The teams remain scheduled to play a pair of preseason games in China, planned for Thursday morning and Saturday morning, Eastern U.S. time, amid speculation that Chinese officials or possibly the NBA might postpone those events as well. At least one U.S. lawmaker, Sen. Josh Hawley, R-Mo., has called on the league to pull out.

NBA-CHINA CONTROVERSY EXPOSED HOW DEPENDENT AMERICAN BASKETBALL IS ON BEIJING, FS1’S JASON WHITLOCK SAYS

NBA Commissioner Adam Silver was heading to Shanghai on Wednesday in an effort to repair the league’s relationship with China, according to the Associated Press. He said he did not expect the Lakers-Nets games to be canceled.

“But if those are the consequences of us adhering to our values, I still feel it’s very, very important to adhere to those values,” Silver said.

Photos posted on social media showed Lakers stars — including LeBron James and Anthony Davis — outside a facility where the team held a practice that was off-limits to the media, according to reports.

NBA Cares is the charity arm of the 30-team league that supports numerous causes, such as education and disaster relief.

But the two teams’ goodwill visit to the country has been overshadowed by a controversy sparked by a now-deleted Twitter message posted by Houston Rockets general manager Daryl Morey, who expressed support for pro-democracy demonstrators in Hong Kong who have been opposing what they view as Chinese interference in the island territory’s autonomy.

The tweet was especially offensive in China because the Rockets were the team of Yao Ming, a Shanghai native who played in the NBA from 2002 to 2011 and is considered the sport’s greatest ambassador in his home country. Several Chinese companies immediately cut ties with the Rockets.

Team star James Harden, who was with the Rockets in Japan, in a separate trip from the Lakers-Nets visit in China, apologized Monday on behalf of the organization.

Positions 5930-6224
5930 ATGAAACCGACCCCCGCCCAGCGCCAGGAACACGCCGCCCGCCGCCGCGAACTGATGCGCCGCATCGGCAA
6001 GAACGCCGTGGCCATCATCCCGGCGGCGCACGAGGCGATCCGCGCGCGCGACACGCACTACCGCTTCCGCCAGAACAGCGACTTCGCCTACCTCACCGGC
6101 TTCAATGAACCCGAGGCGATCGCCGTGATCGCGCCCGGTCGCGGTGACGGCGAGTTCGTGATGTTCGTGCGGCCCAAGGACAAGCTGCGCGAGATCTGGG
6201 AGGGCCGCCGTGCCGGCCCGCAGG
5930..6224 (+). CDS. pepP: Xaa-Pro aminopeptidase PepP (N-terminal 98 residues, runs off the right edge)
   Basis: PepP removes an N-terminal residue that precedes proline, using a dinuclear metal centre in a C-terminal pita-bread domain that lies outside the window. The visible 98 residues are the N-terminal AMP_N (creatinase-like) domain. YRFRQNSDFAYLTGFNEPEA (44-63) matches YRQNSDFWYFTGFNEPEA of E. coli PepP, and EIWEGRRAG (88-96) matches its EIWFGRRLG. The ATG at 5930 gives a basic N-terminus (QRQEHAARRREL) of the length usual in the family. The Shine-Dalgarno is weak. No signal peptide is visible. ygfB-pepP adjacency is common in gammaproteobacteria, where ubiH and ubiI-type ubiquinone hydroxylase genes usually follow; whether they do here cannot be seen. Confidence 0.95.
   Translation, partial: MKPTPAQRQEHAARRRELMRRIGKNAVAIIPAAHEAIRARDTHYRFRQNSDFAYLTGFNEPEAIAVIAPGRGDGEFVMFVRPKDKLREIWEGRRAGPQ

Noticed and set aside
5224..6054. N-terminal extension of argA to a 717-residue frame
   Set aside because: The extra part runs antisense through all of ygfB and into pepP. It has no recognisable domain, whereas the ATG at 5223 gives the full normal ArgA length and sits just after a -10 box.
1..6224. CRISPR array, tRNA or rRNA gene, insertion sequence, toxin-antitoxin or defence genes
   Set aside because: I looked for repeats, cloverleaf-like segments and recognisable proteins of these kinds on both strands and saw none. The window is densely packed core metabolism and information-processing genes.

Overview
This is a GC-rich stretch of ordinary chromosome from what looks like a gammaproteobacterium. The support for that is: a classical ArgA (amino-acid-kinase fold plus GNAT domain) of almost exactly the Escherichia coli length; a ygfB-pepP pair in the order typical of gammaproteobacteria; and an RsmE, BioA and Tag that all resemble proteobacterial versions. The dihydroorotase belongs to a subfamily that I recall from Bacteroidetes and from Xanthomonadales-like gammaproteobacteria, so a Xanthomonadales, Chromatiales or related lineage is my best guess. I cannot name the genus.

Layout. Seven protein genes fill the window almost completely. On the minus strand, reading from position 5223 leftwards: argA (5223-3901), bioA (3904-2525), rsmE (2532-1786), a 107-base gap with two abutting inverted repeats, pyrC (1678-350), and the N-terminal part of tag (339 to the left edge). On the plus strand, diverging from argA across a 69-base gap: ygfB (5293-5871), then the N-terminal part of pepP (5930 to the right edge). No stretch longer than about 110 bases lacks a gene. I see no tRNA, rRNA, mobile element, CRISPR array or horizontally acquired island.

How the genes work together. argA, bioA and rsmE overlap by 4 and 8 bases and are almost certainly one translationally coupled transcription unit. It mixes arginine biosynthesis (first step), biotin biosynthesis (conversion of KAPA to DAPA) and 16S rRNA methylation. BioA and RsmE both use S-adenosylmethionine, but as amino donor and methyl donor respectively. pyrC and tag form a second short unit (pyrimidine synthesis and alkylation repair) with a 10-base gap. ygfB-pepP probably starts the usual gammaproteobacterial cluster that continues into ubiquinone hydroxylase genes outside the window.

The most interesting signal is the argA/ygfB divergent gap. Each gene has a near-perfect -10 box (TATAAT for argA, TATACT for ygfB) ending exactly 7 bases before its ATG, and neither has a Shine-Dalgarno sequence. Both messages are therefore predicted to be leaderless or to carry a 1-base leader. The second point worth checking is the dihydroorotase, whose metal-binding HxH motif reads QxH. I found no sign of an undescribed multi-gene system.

“We apologize. You know, we love China. We love playing there,” Harden said, according to ESPN. “For both of us individually, we go there once or twice a year. They show us the most important love.”

Hong Kong has been a special administrative region of China since 1997, when Britain relinquished control.

Morey’s tweet also placed the NBA in the position of having to choose between supporting the free-speech values of the United States and pursuing business in China, a communist nation that ranks as the world’s No. 2 economy.

Not long after the tweet appeared, Silver said at a news conference that the league was “apologetic” over the fallout, but was “not apologizing for Daryl exercising his freedom of speech.” Silver added that he “regrets” how so many Chinese people and NBA fans were upset by Morey’s message.

“Daryl Morey, as general manager of the Houston Rockets, enjoys that right as one of our employees,” Silver said, according to the Associated Press. “What I also tried to suggest is that I understand there are consequences from his freedom of speech and we will have to live with those consequences.”

Nevertheless, the league faced bipartisan criticism for its initial response.

Sen. Marco Rubio, R-Fla., blasted the league as “hypocrites,” saying its players “have no problem speaking out on politics & social issues in America. But they apologize to #China for a pro democracy tweet from an NBA team executive.”

“We’re better than this,” Sen. Ted Cruz, R-Texas, wrote. “Human rights shouldn’t be for sale & the NBA shouldn’t be assisting Chinese communist censorhip.

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On Monday, presidential candidate Sen. Elizabeth Warren, D-Mass., wrote:

“China is trying to use its market power to silence free speech and criticism of its conduct. In response, the NBA chose its pocketbook over its principles – and our values. We should all be speaking out in support of those protesting for their rights.”

Other critics noted that normally outspoken figures in the NBA – such as Golden State Warriors coach Steve Kerr, San Antonio Spurs coach Gregg Popovich, and star Lakers player LeBron James, have been largely silent on the controversy.

The NBA regular season is scheduled to begin Oct. 22

The Associated Press contributed to this story.

Westlake Legal Group lebron-james Second NBA Cares event canceled in China during Lakers-Nets preseason visit: report fox-news/world/world-regions/china fox-news/sports/nba/los-angeles-lakers fox-news/sports/nba/houston-rockets fox-news/sports/nba/brooklyn-nets fox-news/sports/nba fox-news/politics fox news fnc/sports fnc Dom Calicchio article 61cad9a8-6cd7-5591-89a8-6a6960f13e37   Westlake Legal Group lebron-james Second NBA Cares event canceled in China during Lakers-Nets preseason visit: report fox-news/world/world-regions/china fox-news/sports/nba/los-angeles-lakers fox-news/sports/nba/houston-rockets fox-news/sports/nba/brooklyn-nets fox-news/sports/nba fox-news/politics fox news fnc/sports fnc Dom Calicchio article 61cad9a8-6cd7-5591-89a8-6a6960f13e37

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Marc Thiessen: Joe Biden is a hypocrite on Ukraine